Every Wednesday

Every Wednesday I will post something about grief. Sometimes it will be a reflection on an aspect of grief’s landscape. Now and then I will share from my own journey of grief, because in the sharing of our stories we find strength and build a community of people that support one another.

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Tuesday, December 9, 2014

The Grief Cafe

When a loved one dies, survivors join the Club. There are no dues and only one initiation rite, which we’ve already gone through. A glance in the eyes is enough to tell who is a member. But to participate in the Grief Café, you have to open the door.

It doesn’t matter who died or under what circumstances, whether it was our spouse, parent, sibling, child, or stillborn infant. We loved them and our hearts are broken.

When we realize that we don’t grieve well in private, when we realize that most of our friends do not know what to say, we open the door to the Café and find people who understand. And when we take the risk of sharing our grief with others, we begin to reclaim what’s left of our lives.

We understand grief in the Café. We accept each other as we are. We listen to what grief is doing in each other’s lives and help each other discover the way that we each need to grieve. We do not say, “It will be okay,” because it will never be okay that our loved ones died, to quote Megan Devine. We do not say, “It’s time that you moved on” because that’s something only you can decide. With the help of each other, we will get through this. We will never give in, and we will never let each other give up.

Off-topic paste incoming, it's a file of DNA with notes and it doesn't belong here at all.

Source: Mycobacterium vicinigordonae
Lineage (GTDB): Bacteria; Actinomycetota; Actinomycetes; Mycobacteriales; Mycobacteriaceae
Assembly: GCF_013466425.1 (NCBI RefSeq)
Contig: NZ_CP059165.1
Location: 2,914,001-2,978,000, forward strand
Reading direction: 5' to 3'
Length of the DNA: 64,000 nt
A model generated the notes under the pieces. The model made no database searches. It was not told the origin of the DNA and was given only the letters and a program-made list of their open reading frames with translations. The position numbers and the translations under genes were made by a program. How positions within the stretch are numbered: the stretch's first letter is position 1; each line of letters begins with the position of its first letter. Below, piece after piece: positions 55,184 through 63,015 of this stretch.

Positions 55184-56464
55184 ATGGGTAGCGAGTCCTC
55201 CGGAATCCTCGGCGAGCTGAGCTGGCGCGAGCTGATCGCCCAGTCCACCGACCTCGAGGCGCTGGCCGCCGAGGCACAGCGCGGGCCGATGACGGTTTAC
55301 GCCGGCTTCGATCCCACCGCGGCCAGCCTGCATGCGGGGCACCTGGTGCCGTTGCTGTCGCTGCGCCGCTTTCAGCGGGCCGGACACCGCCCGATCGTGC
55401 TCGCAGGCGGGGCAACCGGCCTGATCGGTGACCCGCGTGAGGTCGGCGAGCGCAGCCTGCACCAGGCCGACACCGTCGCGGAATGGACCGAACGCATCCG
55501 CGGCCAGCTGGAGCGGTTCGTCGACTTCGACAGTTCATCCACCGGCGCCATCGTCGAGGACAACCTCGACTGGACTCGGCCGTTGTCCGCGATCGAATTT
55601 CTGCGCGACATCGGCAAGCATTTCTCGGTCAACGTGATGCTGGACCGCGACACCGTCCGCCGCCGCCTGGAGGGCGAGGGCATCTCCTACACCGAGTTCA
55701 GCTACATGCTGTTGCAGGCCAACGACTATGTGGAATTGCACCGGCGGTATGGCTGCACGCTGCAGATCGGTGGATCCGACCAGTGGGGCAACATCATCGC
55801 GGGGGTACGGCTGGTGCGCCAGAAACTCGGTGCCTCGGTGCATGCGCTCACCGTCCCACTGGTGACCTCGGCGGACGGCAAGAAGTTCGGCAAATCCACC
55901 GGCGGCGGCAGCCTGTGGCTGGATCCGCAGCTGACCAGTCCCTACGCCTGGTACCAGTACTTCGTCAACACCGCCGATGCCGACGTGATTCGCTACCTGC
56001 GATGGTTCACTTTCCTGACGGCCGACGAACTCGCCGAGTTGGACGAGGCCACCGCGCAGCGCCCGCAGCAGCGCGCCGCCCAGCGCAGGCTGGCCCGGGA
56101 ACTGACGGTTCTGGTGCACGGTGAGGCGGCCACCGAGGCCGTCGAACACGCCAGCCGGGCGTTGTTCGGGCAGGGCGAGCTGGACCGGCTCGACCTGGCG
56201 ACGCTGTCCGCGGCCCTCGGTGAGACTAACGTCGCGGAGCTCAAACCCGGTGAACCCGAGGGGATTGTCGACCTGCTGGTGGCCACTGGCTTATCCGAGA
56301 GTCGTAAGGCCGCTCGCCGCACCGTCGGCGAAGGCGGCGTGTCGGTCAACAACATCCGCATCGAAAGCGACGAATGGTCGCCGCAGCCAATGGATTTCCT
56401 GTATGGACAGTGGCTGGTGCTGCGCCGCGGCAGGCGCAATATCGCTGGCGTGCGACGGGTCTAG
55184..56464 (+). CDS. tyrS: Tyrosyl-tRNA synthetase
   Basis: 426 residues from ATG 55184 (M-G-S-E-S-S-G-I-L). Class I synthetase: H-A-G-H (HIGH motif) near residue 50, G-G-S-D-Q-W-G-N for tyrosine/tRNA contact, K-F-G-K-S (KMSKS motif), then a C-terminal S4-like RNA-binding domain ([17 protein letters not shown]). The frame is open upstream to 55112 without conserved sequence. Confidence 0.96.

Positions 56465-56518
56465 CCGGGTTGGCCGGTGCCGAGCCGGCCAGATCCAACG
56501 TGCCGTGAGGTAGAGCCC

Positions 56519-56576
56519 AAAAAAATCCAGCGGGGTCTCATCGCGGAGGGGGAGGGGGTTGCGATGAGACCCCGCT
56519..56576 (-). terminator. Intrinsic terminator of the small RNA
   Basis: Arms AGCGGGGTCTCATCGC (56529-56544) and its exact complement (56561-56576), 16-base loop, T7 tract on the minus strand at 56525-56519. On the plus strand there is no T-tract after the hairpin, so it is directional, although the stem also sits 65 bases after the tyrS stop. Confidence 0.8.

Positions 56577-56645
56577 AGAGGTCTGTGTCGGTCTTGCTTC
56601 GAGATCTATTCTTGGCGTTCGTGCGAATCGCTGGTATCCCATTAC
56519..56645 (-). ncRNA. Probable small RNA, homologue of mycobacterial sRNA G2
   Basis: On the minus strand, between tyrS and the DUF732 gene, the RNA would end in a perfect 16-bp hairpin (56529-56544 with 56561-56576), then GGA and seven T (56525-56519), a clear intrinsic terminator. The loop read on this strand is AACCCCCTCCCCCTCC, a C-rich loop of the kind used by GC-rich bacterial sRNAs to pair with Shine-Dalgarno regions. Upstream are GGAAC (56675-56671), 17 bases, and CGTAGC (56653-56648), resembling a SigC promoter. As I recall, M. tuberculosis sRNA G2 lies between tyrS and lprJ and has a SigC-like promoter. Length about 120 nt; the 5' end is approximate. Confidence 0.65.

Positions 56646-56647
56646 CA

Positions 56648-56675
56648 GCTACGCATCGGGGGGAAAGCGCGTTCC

While the terrain of our losses is different, the same river flows through them.

Members of the Grief Café are not always obvious when we’re walking down the street, and it’s considered creepy to walk up to a stranger and whisper, “Do you grieve?” But begin talking about sorrow, grief, or death, and we know the chapter and page of grief’s manual you’re on.

Sometimes we may seem indifferent to the news of another tragedy because on some days all the death and suffering going on around us become too much. Some days we are overwhelmed by our own grief and we have to step away for a time. We are not surprised by the news, because so many people die unexpectedly and so many die young, but inside we feel our hearts and spirits drop.

Sometimes we are hyper-protective about preventing accidents. Sometimes we overreact to sniffles. We may have to say “I love you” every time a family member or a friend walks out the door, because we know there are no do-overs. People die suddenly. All the time. People we love.

The Grief Café has many members, including some who won’t admit that they belong.

In deep gratitude this holiday season for the brave, compassionate, and funny members of the Grief Café at Refuge in Grief.


  1. Card-carrying member since 2009. Thanks for this wonderful post.

  2. Yes, thank you, Mark. It's a powerful image and you've worked with it so well. Beautiful writing. I'm sharing it on my FB author page.

    1. Thank you, Elaine, and thank you for sharing it.

  3. Mark, nice to make your acquaintance, even under these grief circumstances. The motto I use for the work I do on healing is "We are neighbors in grief and allies in healing." Thanks for setting a place at the table for those who want to connect, share, grow, and heal...

    Yours in hope, healing, and happiness...

    ~Annah Elizabeth